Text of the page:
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POLYMER 

Failure Analysis of Polycarbonate Inspection Cover

Objective

To investigate the cause of cracking on a polycarbonate inspection cover used in a stainless steel beer tank.

Testing Undertaken
  • Stereomicroscopy
  • FTIR

To investigate the cause of cracking on a polycarbonate inspection cover used in a stainless steel beer tank. Excelplas polymer testing Laboratories undertook testing methods such as Stereomicroscopy, FTIR Analysis, and ESC Testing in order to understand the nature and failure type of the crack. As part of the background investigation it was found that PUR-SAN-555N was used as a sanitising agent around the manhole cover.

Stereomicroscopy (Microcracking)

Microcracking on dead fold was assessed using a Nikon SMZ25 stereographic optical microscopy (SOM). Only the exposed side of the samples was subjected to 180 degree ‘dead fold’ and was observed for incipient microcracking at various magnifications.

The liner samples were bent back and dead folded (180 degrees) so that the surface of the liner was placed in tension and under strain. The bend back specimens were then placed in restraint clips and the top faces of the fold specimens were microscopically examined for any evidence of microcracking.

Whilst the bending stress is somewhat in excess of that likely to be encountered in service it will determine if any incipient micro cracking or brittle layers are present on the liner surface. Quality virgin liner samples subjected to this test do not exhibit any micro cracking.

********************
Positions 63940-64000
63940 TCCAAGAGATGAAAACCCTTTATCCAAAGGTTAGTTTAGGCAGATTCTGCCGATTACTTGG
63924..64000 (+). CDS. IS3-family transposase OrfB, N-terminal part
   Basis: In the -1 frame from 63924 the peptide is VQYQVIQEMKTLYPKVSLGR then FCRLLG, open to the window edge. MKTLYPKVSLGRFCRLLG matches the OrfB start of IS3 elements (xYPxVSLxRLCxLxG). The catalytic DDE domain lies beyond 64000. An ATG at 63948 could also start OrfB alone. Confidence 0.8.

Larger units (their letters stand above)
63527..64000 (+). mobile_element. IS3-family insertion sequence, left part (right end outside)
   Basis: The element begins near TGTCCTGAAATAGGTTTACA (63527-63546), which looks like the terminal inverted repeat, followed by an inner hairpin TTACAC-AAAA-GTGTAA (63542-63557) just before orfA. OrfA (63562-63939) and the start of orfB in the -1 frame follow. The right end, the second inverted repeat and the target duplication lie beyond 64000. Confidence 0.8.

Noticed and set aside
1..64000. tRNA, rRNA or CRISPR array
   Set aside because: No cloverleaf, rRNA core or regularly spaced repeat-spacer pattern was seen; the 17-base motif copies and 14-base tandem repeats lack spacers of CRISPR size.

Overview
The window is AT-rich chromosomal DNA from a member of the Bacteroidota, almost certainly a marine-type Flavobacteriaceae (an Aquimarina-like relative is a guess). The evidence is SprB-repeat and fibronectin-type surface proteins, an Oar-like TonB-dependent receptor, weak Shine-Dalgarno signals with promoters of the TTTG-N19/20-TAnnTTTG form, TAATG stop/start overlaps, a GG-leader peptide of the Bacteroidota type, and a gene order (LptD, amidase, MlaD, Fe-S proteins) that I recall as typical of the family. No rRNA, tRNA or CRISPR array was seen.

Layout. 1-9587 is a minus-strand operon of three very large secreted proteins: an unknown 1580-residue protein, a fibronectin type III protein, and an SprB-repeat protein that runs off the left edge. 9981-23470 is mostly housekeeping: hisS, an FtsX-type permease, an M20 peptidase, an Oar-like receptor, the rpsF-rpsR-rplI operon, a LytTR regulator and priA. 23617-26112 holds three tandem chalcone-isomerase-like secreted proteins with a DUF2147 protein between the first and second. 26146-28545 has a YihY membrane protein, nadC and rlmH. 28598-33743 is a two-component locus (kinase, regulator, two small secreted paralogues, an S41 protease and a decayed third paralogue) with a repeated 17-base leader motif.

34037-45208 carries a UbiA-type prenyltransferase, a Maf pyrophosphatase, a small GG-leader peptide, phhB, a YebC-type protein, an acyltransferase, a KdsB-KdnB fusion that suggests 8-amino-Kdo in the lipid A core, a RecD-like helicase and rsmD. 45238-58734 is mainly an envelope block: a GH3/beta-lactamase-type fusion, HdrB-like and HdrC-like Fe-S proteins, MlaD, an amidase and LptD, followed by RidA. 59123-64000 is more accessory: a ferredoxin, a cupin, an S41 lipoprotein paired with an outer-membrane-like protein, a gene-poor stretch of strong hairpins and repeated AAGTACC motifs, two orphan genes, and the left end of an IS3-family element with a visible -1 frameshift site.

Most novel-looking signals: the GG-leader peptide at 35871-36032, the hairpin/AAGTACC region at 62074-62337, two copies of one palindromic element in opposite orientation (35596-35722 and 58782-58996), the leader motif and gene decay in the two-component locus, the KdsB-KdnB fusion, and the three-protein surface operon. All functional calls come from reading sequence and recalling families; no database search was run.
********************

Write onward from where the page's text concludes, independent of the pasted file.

Figure 1. Nikon SMZ25 stereographic optical microscopy, SOM (above)

Figure 2. Manhole cover with crack evidently extending from a mould-in guide line (left).

 

FTIR Analysis

Fourier Transform Infrared (FT-IR) spectroscopy was used for ‘finger-printing’ for material identification of the polymer and filler components. The FT-IR analysis was performed according to ASTM E573 ‘Standard Practices for Internal Reflection Spectroscopy” using an Alpha Measurement Module by Bruker Optik see figure 2. Smaller samples of

the core were cut from the larger sample. Spectra of the core were searched against an internal library database for identification.

Figure 3. Stress observed at the guideline under polarised lighting, by way of colour patterns from birefringence (right).

The cracking on the polycarbonate manhole cover was from exposure to PUR-SAN 555N sanitising agent (containing >60% ethanol), which has caused Environmental Stress Cracking on the polymer at the stressed guidelines.

Figure 4. Cracking on a water-jet cut specimen from the manhole cover, which has undergone bent strip testing, with exposure to PUR-SAN 555N sanitising agent. Cracking visible after 1 day exposure.

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